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Double Squash and Bean Salad

This image courtesy of Joseph DeLeo

The double component is that both squash and bean elements are twofold: yellow summer squash and green zucchini, cut into batons, oil-dressed and oven-roasted; waxy, kidney-curling vibrantly green fava beans, and darker green string beans, both lightly boiled then refreshed to keep their verdant intensity. It’s a salad just in the sense that all the vegetables are left to get to room temperature—though certainly no colder—before being spritzed with lemon and tossed with basil and parsley: early summer on a plate.

Serves6

Cooking Methodroasting

CostInexpensive

Easy

Total Timeunder 1 hour

OccasionBuffet, Casual Dinner Party, Family Get-together

Recipe Courseside dish, vegetable

Dietary Considerationvegan, vegetarian

Mealdinner, lunch

Taste and Textureherby

Type of Dishvegetable

Ingredients

  • 2¼ pounds yellow squash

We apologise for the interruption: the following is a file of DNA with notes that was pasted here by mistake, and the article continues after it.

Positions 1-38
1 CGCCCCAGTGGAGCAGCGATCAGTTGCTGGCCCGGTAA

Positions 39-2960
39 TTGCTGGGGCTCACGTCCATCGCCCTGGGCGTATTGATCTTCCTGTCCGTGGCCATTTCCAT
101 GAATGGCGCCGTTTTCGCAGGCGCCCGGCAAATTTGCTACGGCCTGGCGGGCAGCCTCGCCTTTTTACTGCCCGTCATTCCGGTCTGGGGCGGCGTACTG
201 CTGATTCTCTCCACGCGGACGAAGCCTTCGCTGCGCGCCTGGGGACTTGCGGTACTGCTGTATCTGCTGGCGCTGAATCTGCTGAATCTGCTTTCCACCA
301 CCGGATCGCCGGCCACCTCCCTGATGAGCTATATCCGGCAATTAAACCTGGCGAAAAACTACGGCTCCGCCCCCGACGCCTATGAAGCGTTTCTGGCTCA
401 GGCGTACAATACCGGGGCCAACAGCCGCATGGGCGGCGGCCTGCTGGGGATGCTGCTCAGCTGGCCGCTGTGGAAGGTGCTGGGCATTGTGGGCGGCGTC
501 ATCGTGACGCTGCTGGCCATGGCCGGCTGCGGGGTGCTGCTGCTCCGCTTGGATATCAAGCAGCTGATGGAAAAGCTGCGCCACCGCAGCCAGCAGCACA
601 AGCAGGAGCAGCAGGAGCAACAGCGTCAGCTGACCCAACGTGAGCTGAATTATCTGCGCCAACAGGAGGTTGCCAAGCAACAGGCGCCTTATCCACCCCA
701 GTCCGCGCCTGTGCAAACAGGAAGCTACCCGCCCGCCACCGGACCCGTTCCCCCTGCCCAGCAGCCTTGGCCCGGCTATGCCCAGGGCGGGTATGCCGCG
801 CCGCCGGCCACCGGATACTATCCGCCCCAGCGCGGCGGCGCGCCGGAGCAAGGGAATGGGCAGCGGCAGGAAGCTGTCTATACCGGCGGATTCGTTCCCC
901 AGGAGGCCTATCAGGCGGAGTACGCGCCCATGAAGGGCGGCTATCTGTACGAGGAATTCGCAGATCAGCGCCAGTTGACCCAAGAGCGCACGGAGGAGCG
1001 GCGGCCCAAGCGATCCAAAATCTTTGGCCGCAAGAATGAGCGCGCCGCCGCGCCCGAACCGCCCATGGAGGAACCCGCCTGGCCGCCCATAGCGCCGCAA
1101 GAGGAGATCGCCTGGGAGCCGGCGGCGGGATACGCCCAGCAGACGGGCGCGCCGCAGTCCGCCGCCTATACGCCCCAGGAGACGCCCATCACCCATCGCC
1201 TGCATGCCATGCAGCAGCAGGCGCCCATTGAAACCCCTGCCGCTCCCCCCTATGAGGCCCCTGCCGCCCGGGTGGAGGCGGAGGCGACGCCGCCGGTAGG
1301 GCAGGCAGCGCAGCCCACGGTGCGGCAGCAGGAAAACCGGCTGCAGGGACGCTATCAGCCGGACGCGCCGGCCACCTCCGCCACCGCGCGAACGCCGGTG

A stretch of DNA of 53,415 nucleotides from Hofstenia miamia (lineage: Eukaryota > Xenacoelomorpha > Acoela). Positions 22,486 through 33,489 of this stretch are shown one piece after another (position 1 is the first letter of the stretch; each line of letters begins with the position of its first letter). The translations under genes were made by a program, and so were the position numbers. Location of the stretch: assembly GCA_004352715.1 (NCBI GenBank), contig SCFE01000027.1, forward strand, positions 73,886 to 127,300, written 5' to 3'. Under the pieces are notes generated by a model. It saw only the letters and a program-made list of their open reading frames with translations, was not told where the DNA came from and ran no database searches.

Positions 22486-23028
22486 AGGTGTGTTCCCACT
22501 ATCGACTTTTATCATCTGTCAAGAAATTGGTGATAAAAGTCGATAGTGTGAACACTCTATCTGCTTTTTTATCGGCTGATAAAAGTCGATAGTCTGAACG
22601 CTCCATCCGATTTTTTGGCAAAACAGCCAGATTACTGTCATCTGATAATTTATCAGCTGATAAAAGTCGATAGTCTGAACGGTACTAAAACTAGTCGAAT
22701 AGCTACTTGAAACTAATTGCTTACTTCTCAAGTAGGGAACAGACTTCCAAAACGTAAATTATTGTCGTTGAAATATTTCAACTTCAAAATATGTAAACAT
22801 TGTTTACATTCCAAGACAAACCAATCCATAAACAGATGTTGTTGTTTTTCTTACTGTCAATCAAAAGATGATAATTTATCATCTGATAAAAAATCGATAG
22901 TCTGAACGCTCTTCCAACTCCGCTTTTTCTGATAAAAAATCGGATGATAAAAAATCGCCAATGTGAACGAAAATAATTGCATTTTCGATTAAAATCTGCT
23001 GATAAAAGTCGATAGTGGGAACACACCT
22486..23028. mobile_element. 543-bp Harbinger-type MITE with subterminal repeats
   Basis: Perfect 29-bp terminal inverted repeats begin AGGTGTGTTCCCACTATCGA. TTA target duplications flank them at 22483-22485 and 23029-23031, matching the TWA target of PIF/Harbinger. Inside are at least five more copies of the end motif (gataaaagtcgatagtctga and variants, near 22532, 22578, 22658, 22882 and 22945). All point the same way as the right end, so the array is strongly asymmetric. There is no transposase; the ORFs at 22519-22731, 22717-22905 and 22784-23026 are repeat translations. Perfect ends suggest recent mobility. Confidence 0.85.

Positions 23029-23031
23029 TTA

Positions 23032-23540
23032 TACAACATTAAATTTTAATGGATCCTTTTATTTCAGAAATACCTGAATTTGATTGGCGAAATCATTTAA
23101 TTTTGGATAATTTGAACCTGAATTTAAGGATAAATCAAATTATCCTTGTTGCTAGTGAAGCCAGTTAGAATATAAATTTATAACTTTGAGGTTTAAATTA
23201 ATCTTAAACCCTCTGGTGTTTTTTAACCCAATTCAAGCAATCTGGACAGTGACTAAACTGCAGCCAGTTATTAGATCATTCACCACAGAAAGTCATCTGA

• 18 ounces zucchini
  • Approx. 1/3 cup olive oil
  • 1½ pounds fresh fava beans, shelled and—I’m sorry—peeled (or 10 ounces frozen fava beans)
  • 9 ounces slender green beans
  • Salt and pepper
  • Juice of 1 lemon
  • Bunch fresh basil
  • Bunch fresh parsley

Instructions

  1. Preheat the oven to 400°F.

  2. Cut all squash and zucchini into thirds then cut each third into batons or sticks. Arrange them in a large roasting pan and coat them well with the oil. Frankly, the best way to do this is to pour the oil over and then smoosh everything about in the pan with your hands. Stick the pan in the oven and roast the squash for about 30 minutes, by which time the batons should be cooked through and golden at the edges.

  3. While this is going on, cook the fava beans (and it truly is worth popping them out of their skins; see directions for the minestrone on page 26) and green beans separately in salted boiling water until tender, then drain and refresh them both by plunging them in iced water and then draining them again.

  4. When the squash batons are cool, put them in a bowl with the two beans and dress them with lemon juice; the squash should be sufficiently, and desirably, oily to need no extra drizzling here. Chop the basil and parsley and add them to the bowl, mixing everything gently (again, just hands is easiest) to avoid squashing the batons.

  5. Check the seasoning and add salt and pepper as needed, decant into a clean serving dish and sprinkle over whatever bits of basil and parsley are clinging to the chopping board.

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